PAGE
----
Doing More With Less and Doing More With Teams

Bruce Piasecki’s Surprising Solutions

Connecting the dots on innovation, climate change, business & the near future

What’s Good For the Environment is Good for Business

In a culture where business practices are made increasingly visible, and the ripple effect of corporate decisions are transparent nay, scrutinized, it is imperative that such decisions be made in response to social trends and concerns.  For corporations, this means a Social Response Capitalism approach to creating a sustainable and strong business model that will translate into long-term success.

Social Response Capitalism is a transformational approach to thinking about business success – one in which companies restructure their operations to actively accommodate consumer demand by creating new products that will bridge the gap between traditional expectations of performance and price, and social impact. Currently, there is a direct correlation between public perception and revenue.  As a society, we are far beyond the arcane industrialist mentality that ignores devastating environmental impacts and operates under supply and demand consumerism. We are learning that society adapts more to their own philosophical values than they do their material needs. Indeed, the new crowd sourcing and viral nature of support for innovations in environmentally friendly technology and production will propel corporations into the next century. So begins a new competition, and competition will drive the success (and defeat) of corporations.

As discussed in “The Surprising Solution,” society places pressure on a company to succeed in the innovation market and such success hinges on the company’s response to relevant environmental issues. Examples of these issues include: a drive to eliminate toxic chemicals in products of everyday use, a new corporate emphasis on the reusability and endurance of products, and some early examples of pure product innovation in advance response to pressure on clean air and climate change – all of which contribute to the 21st Century top social issue of building a healthy and sustainable environment that can withstand the trauma of mass production and the current drain on our natural resources.

There are number of different avenues that corporations can follow to manifest a Social Response Capitalism strategy that meets said social demands and that will turn innovation into action and ultimately, measurable results. Joint Innovation Projects (JIPs) are agreements in business-to-business innovation that includes intellectual, monetary, technology, and strategy sharing between corporate leaders who are working towards a common goal – usually to achieve social or environmental improvements. Through such sharing, the innovation that bridges the aforementioned gap between product perception and social impact becomes a reality.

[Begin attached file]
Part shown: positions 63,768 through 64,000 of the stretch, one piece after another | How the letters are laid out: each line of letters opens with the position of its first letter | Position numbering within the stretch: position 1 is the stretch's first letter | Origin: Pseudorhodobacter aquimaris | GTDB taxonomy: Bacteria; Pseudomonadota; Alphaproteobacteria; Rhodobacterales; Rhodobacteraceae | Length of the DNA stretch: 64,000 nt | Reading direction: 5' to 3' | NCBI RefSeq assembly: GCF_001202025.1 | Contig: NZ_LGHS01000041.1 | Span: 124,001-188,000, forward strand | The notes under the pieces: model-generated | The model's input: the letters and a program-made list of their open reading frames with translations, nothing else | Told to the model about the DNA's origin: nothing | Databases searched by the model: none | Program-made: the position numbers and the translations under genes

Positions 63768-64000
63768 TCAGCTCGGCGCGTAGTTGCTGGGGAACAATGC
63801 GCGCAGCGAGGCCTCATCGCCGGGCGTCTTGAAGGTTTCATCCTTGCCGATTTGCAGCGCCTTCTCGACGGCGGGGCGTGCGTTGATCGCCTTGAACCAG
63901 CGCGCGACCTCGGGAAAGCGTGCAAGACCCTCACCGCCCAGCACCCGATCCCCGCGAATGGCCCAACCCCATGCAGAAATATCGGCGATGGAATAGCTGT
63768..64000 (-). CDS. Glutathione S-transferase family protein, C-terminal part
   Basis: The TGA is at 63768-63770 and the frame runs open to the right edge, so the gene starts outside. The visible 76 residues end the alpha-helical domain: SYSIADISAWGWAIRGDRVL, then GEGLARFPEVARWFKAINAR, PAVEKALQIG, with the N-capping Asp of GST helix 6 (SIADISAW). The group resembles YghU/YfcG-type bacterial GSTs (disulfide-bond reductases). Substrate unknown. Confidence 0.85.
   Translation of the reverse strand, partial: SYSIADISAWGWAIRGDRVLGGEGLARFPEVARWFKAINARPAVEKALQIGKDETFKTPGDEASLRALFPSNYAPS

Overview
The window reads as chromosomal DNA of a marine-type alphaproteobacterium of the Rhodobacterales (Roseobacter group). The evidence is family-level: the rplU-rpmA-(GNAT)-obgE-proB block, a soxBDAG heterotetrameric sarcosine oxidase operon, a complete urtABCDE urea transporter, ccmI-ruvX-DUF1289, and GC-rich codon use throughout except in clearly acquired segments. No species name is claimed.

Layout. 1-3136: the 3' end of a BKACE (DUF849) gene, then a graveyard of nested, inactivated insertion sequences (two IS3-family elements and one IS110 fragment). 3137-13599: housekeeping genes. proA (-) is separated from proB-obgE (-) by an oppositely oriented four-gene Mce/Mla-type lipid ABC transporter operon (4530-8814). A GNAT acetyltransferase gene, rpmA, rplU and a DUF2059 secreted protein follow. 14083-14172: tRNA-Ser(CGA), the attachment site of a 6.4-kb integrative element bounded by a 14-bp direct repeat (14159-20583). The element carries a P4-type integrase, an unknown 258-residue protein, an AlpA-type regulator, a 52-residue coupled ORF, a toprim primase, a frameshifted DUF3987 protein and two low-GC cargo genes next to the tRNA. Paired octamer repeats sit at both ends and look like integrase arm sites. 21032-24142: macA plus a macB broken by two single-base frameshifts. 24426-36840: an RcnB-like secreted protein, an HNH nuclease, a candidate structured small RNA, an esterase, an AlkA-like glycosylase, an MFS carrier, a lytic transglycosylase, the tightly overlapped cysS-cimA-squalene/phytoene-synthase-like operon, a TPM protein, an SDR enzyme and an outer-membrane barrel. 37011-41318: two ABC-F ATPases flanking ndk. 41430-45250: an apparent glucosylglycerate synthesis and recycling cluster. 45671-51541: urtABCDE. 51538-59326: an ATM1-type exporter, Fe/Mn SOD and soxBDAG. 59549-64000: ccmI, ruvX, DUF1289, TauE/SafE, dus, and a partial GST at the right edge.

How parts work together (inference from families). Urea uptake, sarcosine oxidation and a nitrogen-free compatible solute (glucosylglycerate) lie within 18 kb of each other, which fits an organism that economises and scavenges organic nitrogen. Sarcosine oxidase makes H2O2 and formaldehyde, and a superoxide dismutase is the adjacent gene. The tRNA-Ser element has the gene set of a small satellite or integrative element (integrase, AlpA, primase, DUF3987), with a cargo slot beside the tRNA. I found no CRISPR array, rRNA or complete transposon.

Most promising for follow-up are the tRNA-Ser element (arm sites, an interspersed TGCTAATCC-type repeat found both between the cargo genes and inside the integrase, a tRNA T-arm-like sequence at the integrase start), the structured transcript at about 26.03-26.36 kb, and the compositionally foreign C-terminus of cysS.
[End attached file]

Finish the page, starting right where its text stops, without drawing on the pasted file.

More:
Indeed, corporations are learning that a shared value approach to collaboration will have a larger global impact. The long-term global benefit here trumps the short-term publicity boost for businesses looking for recognition. Corporations recognize that collaboration is necessary for innovation, which is necessary for environmental sustainability.  The full-circle effect from environmental impact to social impact to corporate sustainability proves that applying Social Response Capitalism to addressing societal and environmental demands for improvement will result in success.

The most successful corporations will be those who can answer the call to prioritize the health of the environment. Companies dedicated to retroactively addressing existing environmental damage will be setting a bar worldwide, and in doing so will be forsaking an industrialist attitude while embracing a team work approach. Even more successful however, will be those corporations who invest their resources in innovations and processes that are preventative. The responsive action is not simply to rehabilitate existing eco-systems that have been traumatized, but to design new methodologies in production that can mitigate the potential for environmental deterioration as a whole.

As experts in Social Response and Corporate Strategy since 1981, AHC Group has been applying the above philosophies to our consulting arrangements and affiliate workshops for decades. We help companies stay ahead of the curve to cultivate long-term business success while continuously meeting the global demands for improved environmental health.  Our relationships have a ripple affect, and there is a shared value in what is learned. In fact, at an upcoming AHC Group Affiliate Workshop, Kevin Butt, Chief Environmental Office at Toyota, will be providing a leadership presentation: Competing On Sustainability, while Gordon Lambert, Executive Advisor Sustainability and Innovation, Suncor Energy is presenting on Innovation and Creating Social Value Through COSIA.